A new link has been established between air pollution and sleep disordered breathing by scientists.
Antonella Zanobetti, Ph.D., Susan Redline, MD, MPH, Diane Gold, M.D., M.P.H. and colleagues conducted a study amongst 6,000 participants between 1995 and 1998 wherein they studied the link between air pollution levels, temperature increases and sleep-disordered breathing.
"Our hypothesis was that elevation in ambient air pollution would be associated with an increased risk of SDB and nocturnal hypoxia, as well as with reduced sleep quality," said Zanobetti.
To examine the role of seasons, they performed a separate analysis, adding the interaction of season with the level of air pollution in the form of particulate matter under 10 5m, which is commonly associated with traffic.
"We found novel evidence for pollution and temperature effects on sleep-disordered breathing," said Zanobetti.
"Increases in apnea or hypopnea...were associated with increases in short-term temperature over all seasons, and with increases in particle pollution levels in the summer months.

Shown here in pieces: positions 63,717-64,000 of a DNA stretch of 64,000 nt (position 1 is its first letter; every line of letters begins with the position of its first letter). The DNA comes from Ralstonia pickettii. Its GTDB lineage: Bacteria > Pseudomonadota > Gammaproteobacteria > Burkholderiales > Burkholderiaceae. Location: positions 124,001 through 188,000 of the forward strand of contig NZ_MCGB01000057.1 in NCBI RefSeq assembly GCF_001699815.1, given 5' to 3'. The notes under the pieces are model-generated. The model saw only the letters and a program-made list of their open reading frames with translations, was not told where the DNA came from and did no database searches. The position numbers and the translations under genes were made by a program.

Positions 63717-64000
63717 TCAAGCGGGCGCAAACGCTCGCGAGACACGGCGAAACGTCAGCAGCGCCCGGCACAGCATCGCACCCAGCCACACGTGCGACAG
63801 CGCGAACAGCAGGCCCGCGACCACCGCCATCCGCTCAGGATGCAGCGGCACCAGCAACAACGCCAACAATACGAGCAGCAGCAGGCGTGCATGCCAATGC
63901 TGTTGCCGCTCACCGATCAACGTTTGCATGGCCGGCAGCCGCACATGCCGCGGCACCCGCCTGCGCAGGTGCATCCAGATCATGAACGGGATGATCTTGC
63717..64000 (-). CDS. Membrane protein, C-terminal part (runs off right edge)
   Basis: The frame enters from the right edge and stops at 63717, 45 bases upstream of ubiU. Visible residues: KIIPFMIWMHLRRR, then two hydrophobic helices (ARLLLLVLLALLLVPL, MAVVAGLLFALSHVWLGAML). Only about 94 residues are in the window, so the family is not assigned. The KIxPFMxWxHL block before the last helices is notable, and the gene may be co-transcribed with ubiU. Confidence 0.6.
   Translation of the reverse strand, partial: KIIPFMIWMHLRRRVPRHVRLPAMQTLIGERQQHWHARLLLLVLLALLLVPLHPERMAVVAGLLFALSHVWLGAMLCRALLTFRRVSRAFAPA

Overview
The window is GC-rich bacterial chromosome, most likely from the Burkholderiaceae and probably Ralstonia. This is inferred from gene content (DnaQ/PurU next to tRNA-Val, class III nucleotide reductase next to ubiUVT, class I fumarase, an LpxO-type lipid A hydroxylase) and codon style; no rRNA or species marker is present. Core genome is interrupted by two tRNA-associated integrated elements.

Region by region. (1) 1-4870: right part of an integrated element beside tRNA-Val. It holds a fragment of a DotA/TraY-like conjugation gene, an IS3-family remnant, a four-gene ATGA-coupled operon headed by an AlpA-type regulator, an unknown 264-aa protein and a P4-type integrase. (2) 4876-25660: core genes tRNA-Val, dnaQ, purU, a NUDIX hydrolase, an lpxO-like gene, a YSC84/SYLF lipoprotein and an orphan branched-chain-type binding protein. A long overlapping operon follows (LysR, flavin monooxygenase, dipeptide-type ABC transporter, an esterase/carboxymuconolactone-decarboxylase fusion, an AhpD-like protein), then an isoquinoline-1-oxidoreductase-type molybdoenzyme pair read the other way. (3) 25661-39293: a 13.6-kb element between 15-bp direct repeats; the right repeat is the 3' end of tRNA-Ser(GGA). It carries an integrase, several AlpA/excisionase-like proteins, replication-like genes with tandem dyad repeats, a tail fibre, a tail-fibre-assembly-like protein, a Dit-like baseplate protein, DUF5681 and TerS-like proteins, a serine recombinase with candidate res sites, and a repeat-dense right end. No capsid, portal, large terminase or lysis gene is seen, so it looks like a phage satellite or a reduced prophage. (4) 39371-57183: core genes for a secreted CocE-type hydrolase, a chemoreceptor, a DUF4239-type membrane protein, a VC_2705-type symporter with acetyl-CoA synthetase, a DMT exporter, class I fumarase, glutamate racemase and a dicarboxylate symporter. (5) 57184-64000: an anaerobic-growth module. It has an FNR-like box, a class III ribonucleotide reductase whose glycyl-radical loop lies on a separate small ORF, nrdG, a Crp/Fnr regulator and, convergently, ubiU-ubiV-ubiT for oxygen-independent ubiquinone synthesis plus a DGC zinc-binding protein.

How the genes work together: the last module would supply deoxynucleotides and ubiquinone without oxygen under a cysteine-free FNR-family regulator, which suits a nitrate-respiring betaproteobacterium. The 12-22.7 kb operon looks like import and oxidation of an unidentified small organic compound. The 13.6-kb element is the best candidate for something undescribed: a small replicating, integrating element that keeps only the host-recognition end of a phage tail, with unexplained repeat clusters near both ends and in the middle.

"Particles may influence sleep through effects on the central nervous system, as well as the upper airways. Poor sleep [associated with poor health outcomes] may disproportionately afflict poor urban populations. Our findings suggest that one mechanism for poor sleep and sleep health disparities may relate to environmental pollution levels."
Over all seasons, the researchers found that short-term elevations in temperature were associated with increased in Respiratory Disturbance Index (RDI), which was used to gauge the severity of SDB.
John Heffner, M.D., past president of the American Thoracic Society observed, "This study gains even greater importance as scientists increasingly demonstrate the critical importance of sleep to health and well being. SDB increases risks for cardiovascular disease, strokes and other major health conditions. Air pollution is an independent contributor to most of these disorders and may produce its negative health effects by promoting SDB as an intermediary step in the pathway toward disease."
The study appears online ahead of the print edition of the American Journal of Respiratory and Critical Care Medicine on the American Thoracic Society's Web site.